Using cutting-edge fluorescence fluctuation spectroscopy, Das and his colleagues were able to chart the movement of molecules in live yeast cells, and figure out the role of the flippase. Here’s what they found:
Near one end of the Cdc42 molecule is a patch with a net positive electrical charge. The cell membrane has a negative charge. As a result, the positively-charged patch of Cdc42 acts like a piece of Velcro, holding the molecule close to the membrane, allowing a lipid anchor at the end of Cdc42 to be stably inserted in the membrane. To pull out the Cdc42 for recycling, Rdi1 must grab this anchor. “Rdi1 cannot go into the membrane, so it needs the Velcro to be loosened,” Li explains.
That’s where the flippase enzyme comes in. The enzyme was known to flip a charge-neutral phospholipid to the inner layer of the membrane. The membrane thus becomes less negatively charged, allowing the Cdc42 anchor to slip out more easily. It’s an example of how “a simple physical interaction can regulate the complex morphogenetic outcome observed during cell polarization,” explains Das.
Case closed? Not quite. The researchers were hopeful that they’d uncovered the mechanism based upon their observations with living cells. But in a living cell “it’s hard to rule out the effects of something else,” says Li. So Das painstakingly created small bits of man-made, reconstituted membrane to test the mechanism. “It was a great challenge and required much troubleshooting before we performed it successfully,” he recalls. After a year of effort, it worked. Using an imaging technique called total internal reflection fluorescence microscopy, the team was able to show that the charge of the membrane does indeed determine how fast Cdc42 can be pulled out by Rdi1.
The next challenge will be figuring out what controls the flippase. “There are some hints that it gets even messier—that the flippase may be regulated by another kind of lipid in the membrane and perhaps other enzymes,” says Li. But the work in the new paper is already opening the door to a better understanding of the development of cell polarity in all types of cells. And it points to the power of new experimental tools and mathematical analysis that can help track and count molecules in cells, says Li.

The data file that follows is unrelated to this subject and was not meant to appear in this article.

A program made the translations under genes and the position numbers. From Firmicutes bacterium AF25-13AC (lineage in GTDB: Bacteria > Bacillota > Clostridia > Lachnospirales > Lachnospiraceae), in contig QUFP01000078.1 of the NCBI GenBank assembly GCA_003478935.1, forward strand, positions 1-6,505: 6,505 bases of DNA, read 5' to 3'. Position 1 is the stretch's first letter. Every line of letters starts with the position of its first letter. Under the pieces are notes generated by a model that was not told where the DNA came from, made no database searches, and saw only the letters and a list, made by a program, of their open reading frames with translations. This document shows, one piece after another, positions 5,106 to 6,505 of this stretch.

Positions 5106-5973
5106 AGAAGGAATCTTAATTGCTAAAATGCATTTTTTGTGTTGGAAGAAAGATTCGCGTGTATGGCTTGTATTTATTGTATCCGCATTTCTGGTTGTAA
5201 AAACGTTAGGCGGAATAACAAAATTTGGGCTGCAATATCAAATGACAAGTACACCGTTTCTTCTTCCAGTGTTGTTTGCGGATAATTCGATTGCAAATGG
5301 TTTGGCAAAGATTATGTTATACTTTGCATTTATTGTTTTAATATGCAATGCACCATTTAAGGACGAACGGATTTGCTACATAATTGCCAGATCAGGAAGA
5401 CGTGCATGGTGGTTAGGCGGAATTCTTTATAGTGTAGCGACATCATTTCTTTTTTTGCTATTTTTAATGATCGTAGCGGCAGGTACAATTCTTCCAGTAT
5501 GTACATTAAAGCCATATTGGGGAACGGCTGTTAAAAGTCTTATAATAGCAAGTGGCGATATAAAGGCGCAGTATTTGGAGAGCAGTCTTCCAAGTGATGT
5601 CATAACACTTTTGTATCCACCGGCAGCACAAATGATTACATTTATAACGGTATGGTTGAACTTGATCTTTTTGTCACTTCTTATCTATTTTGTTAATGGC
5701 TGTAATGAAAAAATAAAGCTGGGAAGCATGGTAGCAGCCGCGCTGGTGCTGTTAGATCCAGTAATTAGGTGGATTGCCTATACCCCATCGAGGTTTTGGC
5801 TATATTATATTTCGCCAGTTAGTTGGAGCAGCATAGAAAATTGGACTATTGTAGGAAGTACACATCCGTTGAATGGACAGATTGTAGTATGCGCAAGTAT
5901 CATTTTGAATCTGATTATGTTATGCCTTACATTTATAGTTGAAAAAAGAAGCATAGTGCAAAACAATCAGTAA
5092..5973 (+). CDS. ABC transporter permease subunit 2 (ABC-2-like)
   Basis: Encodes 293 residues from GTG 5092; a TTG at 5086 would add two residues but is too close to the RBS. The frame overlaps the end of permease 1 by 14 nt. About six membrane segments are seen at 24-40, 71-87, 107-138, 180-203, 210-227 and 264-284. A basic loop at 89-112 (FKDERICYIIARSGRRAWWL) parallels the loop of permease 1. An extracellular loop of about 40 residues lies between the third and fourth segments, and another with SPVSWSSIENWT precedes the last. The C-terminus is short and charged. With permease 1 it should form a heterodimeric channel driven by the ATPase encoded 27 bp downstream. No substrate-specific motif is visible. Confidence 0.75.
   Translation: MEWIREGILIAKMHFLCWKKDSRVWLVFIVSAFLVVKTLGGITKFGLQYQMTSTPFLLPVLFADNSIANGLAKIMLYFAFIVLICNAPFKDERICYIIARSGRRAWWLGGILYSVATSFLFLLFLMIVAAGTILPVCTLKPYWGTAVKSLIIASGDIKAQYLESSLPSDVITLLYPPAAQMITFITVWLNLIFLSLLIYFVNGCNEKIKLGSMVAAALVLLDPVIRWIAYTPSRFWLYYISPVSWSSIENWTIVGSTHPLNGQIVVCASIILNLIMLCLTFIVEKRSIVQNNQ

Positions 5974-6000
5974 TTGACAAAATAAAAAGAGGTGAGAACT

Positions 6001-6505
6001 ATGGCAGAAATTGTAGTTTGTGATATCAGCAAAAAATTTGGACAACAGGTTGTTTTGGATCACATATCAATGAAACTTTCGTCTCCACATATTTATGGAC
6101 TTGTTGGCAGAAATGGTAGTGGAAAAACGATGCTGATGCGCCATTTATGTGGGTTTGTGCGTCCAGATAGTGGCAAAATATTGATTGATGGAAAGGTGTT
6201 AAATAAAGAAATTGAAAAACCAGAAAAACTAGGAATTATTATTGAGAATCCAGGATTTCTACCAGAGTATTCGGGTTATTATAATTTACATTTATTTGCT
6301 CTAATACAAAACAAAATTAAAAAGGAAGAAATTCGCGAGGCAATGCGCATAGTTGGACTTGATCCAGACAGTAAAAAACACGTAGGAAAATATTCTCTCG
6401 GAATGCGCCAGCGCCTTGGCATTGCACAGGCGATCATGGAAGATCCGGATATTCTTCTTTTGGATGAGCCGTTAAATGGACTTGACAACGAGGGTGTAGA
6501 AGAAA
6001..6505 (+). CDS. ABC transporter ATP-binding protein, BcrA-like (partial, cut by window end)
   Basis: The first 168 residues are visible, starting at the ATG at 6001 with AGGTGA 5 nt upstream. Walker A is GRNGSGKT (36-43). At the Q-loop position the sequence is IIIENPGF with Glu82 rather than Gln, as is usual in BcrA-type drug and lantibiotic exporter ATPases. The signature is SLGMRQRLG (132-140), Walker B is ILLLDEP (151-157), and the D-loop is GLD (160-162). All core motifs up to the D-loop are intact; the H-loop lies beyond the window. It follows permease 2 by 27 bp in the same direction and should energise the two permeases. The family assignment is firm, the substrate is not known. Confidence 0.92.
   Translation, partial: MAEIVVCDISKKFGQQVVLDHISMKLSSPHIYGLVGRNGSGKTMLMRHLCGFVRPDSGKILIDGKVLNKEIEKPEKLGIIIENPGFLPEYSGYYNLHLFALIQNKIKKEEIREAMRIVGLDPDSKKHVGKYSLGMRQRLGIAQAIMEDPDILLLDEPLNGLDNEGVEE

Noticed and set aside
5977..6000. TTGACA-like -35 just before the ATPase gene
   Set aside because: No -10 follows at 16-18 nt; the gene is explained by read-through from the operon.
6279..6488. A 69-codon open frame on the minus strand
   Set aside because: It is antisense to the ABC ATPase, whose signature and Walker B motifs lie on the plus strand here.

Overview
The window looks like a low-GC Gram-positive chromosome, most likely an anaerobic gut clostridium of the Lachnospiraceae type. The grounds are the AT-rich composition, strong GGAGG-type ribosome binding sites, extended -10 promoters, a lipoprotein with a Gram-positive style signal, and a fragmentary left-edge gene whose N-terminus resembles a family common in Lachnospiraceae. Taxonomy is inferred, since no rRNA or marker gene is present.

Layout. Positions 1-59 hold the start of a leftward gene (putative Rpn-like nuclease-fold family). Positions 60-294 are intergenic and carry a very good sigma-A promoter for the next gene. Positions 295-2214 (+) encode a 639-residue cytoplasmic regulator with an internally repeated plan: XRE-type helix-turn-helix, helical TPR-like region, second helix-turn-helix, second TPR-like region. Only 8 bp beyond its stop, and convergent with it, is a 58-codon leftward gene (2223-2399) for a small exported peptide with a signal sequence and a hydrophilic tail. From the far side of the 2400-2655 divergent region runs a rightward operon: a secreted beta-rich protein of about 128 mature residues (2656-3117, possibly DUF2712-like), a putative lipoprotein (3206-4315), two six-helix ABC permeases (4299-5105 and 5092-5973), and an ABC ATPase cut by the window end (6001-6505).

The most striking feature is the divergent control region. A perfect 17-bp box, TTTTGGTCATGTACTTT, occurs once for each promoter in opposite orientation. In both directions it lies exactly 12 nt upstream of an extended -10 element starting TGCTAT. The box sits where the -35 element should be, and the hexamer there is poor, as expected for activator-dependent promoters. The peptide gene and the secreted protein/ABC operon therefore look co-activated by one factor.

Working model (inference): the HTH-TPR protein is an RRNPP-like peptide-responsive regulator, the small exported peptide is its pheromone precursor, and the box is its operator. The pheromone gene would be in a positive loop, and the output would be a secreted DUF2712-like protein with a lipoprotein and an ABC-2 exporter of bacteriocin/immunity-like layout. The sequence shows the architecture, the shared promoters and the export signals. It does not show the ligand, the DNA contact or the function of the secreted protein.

“What the study really highlights is the future of cell biology—the ability to make these very accurate biochemical and biophysical measurements in single live cells and reconstituted systems, rather than using traditional bulk biochemical assays,” says Li.
Researchers who also contributed to the study include Brian D. Slaughter, Jay R. Unruh, William D. Bradford, Richard Alexander and Boris Rubinstein at the Stowers Institute for Medical Research.
The work was part of a project funded by the National Institute of General Medical Sciences.
About the Stowers Institute for Medical Research
The Stowers Institute for Medical Research is a non-profit, basic biomedical research organization dedicated to improving human health by studying the fundamental processes of life. Jim Stowers, founder of American Century Investments, and his wife Virginia opened the Institute in 2000. Since then, the Institute has spent over 800 million dollars in pursuit of its mission.
Currently the Institute is home to over 500 researchers and support personnel; over 20 independent research programs; and more than a dozen technology development and core facilities. Learn more about the Institute at www.stowers.org.